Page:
While the FairTax is a move in what seems to me to be the right direction, it doesn't quite go far enough, especially in terms of taxation on businesses. Here is the objective: tax consumption at all stages of the economy (somewhat like a value added tax, but different!) in order to account for all energy consumption and CO2, not just that used up by households. Businesses buy equipment, rent building space, etc. These capital goods get used up, as reflected by the depreciation expense now allowed on business income statements. That means that energy was expended once before and, assuming the business wants to continue it will need energy expended again in the future (also for maintenance).
Businesses also purchase raw materials and energy to directly produce the products or services to be bought by some customers. But these are not used up as such (this is where value added taxes have some similarity) so they should not be taxed when bought by the business. In a sense, then, business and households would work about the same way. Pay a sales tax only on the things you use up (and don't forget houses and cars do get used up). Pay a tax for the service of having wastage removed. Pay an extra tax if you insist on using up high end versions. But don't pay a tax on anything that simply passes through and sold to someone else (who pays the tax). This basic idea would seem to avoid the danger of cascading taxes where some products might end up doubly or triply taxed at different stages of production.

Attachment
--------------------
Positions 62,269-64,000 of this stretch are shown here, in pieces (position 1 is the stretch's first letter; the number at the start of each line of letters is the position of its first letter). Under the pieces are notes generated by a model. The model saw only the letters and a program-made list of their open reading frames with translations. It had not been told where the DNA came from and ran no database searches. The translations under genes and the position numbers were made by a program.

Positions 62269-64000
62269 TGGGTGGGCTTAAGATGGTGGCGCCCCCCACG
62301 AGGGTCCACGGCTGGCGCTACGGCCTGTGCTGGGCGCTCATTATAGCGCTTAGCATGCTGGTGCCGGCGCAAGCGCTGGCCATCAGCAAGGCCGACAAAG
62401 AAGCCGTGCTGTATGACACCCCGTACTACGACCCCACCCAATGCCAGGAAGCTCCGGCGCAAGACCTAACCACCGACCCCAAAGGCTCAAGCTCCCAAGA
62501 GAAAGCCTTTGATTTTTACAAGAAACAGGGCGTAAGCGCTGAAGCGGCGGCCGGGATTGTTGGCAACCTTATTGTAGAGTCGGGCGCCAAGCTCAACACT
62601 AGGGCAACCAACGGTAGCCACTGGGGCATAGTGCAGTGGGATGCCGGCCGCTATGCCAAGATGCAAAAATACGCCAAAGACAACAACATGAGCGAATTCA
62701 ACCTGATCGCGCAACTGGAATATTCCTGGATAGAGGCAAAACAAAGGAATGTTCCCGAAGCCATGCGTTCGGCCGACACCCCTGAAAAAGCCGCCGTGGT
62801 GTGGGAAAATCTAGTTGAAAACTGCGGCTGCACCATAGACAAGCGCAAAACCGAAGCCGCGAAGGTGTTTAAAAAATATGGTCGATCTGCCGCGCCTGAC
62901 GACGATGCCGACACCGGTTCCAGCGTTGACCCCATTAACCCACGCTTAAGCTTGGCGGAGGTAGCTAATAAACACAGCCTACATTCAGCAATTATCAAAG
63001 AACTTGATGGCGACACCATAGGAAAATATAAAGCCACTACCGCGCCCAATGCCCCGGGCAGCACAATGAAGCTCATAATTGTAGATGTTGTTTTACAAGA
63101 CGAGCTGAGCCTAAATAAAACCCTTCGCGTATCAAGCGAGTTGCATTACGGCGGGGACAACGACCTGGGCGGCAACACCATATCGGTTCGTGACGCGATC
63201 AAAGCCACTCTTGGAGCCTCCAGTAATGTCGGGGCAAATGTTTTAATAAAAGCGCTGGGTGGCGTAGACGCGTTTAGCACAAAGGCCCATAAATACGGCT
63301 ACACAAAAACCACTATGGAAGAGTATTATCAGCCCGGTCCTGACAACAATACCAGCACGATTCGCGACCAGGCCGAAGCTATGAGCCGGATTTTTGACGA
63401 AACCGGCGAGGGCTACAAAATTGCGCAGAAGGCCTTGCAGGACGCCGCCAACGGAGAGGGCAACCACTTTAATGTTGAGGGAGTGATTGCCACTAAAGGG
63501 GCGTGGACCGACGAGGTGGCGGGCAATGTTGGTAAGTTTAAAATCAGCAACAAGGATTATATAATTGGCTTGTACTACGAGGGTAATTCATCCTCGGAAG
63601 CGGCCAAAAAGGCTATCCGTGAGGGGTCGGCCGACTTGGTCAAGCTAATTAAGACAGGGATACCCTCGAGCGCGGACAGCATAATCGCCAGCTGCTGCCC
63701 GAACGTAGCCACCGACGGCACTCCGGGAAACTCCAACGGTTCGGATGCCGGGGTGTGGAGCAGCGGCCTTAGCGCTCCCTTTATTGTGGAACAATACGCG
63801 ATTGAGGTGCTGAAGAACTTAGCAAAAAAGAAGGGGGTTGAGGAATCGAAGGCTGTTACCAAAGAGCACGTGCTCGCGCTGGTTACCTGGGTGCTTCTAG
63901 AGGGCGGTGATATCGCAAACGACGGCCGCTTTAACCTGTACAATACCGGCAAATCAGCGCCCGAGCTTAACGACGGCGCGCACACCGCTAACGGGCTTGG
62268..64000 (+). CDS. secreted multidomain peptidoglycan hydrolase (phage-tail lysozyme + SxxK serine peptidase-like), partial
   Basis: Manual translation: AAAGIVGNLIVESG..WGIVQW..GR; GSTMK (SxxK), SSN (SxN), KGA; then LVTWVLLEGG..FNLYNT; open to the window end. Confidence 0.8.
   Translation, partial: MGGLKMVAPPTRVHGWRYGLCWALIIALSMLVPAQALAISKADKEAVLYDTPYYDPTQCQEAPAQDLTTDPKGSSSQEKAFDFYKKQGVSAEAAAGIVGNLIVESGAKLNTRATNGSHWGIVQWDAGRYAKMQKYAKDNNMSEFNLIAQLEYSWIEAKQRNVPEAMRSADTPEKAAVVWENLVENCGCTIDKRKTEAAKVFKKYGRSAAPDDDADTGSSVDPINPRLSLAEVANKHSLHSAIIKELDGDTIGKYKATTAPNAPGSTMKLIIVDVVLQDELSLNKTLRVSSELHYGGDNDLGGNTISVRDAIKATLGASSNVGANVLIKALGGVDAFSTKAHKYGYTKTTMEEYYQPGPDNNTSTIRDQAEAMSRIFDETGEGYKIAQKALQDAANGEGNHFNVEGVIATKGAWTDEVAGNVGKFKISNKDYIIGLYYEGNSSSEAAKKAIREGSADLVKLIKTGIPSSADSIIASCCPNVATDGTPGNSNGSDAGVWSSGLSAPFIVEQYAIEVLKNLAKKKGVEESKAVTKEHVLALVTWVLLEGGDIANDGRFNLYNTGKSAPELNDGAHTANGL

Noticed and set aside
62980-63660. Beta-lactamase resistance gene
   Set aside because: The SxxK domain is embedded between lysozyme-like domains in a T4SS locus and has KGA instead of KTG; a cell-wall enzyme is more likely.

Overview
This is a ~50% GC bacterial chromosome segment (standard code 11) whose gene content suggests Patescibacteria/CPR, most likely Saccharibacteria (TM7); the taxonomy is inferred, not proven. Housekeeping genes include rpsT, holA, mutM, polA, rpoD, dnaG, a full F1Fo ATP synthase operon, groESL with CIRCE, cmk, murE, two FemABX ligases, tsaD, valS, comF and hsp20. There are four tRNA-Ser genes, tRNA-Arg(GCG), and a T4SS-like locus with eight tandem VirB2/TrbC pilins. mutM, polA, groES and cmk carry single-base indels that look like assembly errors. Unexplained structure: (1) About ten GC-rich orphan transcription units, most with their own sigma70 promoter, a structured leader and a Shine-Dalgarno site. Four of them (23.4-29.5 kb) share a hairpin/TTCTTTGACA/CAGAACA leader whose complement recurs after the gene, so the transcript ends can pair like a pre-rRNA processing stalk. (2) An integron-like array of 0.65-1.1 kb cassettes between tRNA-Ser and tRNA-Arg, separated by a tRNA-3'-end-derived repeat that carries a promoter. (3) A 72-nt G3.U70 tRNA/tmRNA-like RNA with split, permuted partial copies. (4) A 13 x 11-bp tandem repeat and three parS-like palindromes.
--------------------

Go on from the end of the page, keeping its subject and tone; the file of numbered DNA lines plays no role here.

This is why I call it an end user tax as opposed to a straight sales tax. Only the end user of a good or service pays the purchase tax.
Now if this were done carefully we could structure the tax rate to correspond with the use of energy from fossil fuels or include a surtax on carbon content. Most economists who write opinions about the best way to drive CO2 emissions down favor a carbon tax over a cap-and-trade market. The revenues from the carbon component of the end user tax could be used to fund alternative energy infrastructure build out.
Then there are categories of goods and services in which there are no 'ordinary' versions. Yachts, diamond rings, etc. are truly luxury items that serve no purpose other than vanity. I guess I am anti-classist enough to think those items should be super-taxed. Add a premium on this category of goods and services so that those who want them really have to WANT them. These aren't really sin taxes, as such. Well, OK, they are. I just would avoid the use of that term to describe them in polite company. Revenue from these premiums could go to a form of negative income tax for those below the poverty level. A sort of enforced charitable giving! Call it the Robin Hood premium.
There are a lot of benefits from a sales tax that our society needs badly right now. Most important is the idea that a sales tax would encourage saving. People would tend to buy just what they really need and can afford, putting the rest in savings or investments. This is pretty close to my idea of what banks should be — depositories for wealth produced in prior periods. Think about it given the current liquidity crisis. If the banks had real assets based on savings they would actually have something to loan out when truly needed. Instead they have been borrowing against the future production of wealth. They are just like today's consumer who borrows a bundle to buy that giant flat panel TV on the belief that he will be getting a raise real soon. We can see how that philosophy is working out.
* Energy available to do useful work (EATDUW) not just raw energy!